Schneider Trophy special: Cowes, 1931
Just days after the 1929 victory, the Marshal of the Royal Air Force, Sir Hugh Trenchard, expressed his opposition to RAF involvement in the 1931 competition, citing it a waste of time, money, and effort. Two weeks later, the British cabinet decided not to enter an RAF team in the competition - the event was to be financed, organised and run privately.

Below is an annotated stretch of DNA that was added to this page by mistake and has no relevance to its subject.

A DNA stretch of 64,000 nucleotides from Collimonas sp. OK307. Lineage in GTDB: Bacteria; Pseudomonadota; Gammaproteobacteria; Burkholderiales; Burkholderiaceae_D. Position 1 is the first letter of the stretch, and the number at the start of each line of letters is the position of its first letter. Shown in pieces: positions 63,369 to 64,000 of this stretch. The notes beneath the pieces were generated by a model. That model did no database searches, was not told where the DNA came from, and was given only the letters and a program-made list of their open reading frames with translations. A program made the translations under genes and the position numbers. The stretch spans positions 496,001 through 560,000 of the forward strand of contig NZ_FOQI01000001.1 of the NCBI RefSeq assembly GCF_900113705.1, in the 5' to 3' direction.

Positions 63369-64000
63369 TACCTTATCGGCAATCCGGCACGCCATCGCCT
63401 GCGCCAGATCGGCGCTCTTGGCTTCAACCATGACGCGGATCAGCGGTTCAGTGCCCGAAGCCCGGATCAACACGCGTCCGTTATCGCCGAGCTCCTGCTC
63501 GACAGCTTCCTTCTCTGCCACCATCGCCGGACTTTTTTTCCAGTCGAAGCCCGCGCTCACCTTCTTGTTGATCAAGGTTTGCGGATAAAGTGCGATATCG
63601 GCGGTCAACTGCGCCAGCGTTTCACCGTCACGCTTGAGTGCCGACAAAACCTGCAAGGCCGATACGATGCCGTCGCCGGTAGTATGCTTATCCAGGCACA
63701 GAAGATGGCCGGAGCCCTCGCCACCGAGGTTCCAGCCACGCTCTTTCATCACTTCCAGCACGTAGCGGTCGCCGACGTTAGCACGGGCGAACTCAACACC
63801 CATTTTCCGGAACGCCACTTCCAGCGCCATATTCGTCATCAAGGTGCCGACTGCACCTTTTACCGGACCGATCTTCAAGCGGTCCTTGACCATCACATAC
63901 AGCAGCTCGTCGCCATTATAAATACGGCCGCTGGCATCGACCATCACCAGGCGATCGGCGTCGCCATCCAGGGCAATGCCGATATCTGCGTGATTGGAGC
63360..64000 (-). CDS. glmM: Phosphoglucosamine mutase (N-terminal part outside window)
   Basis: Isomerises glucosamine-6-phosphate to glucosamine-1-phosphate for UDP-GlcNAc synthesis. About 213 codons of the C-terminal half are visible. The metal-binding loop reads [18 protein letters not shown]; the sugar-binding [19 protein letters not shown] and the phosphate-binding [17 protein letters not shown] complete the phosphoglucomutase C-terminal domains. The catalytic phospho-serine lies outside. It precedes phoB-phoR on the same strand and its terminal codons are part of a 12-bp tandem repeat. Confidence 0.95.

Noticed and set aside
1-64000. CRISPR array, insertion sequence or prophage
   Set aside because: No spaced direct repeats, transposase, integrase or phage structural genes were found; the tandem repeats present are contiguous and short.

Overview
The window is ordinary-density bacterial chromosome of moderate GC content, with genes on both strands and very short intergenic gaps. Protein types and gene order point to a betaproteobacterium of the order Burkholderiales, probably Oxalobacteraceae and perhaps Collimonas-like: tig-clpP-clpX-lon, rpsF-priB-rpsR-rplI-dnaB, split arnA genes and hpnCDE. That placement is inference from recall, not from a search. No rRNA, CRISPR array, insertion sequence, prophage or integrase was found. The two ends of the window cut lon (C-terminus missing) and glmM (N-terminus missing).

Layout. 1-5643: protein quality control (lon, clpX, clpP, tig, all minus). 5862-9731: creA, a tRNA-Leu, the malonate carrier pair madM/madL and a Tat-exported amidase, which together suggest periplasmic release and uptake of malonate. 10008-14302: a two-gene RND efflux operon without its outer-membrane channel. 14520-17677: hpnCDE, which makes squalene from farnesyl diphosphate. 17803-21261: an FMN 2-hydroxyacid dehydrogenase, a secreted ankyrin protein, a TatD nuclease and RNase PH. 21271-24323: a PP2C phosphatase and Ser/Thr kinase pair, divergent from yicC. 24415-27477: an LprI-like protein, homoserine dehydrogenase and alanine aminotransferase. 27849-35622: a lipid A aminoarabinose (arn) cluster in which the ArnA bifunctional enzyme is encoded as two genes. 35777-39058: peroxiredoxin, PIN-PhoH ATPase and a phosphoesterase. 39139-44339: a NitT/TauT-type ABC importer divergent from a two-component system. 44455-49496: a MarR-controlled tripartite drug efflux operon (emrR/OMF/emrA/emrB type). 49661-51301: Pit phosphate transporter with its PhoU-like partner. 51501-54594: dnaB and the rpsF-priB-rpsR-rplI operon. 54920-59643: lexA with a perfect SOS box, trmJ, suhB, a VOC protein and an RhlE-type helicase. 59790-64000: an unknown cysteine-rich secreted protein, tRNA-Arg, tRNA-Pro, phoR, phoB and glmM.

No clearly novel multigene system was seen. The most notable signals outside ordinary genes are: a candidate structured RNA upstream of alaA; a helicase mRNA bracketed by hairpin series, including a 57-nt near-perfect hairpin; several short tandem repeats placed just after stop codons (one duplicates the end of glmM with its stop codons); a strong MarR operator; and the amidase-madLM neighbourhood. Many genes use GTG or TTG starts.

There was a public outcry, followed by lengthy discussions and political battles. Eventually, Lady Houston - an “English benefactor, philanthropist, adventuress and patriot” - made a donation of £100,000 towards the contest, the RAF ban was overturned, and the contest was back on.
However, there were only nine months to prepare. The French were still working on aircraft, the Italians were still considering the S.65, and had another monster up their sleeve. Would there be enough time?
(Lady Houston died in 1936, at the age of 79. It is said that she was so upset by the Abdication Crisis that she stopped eating and died of a heart attack)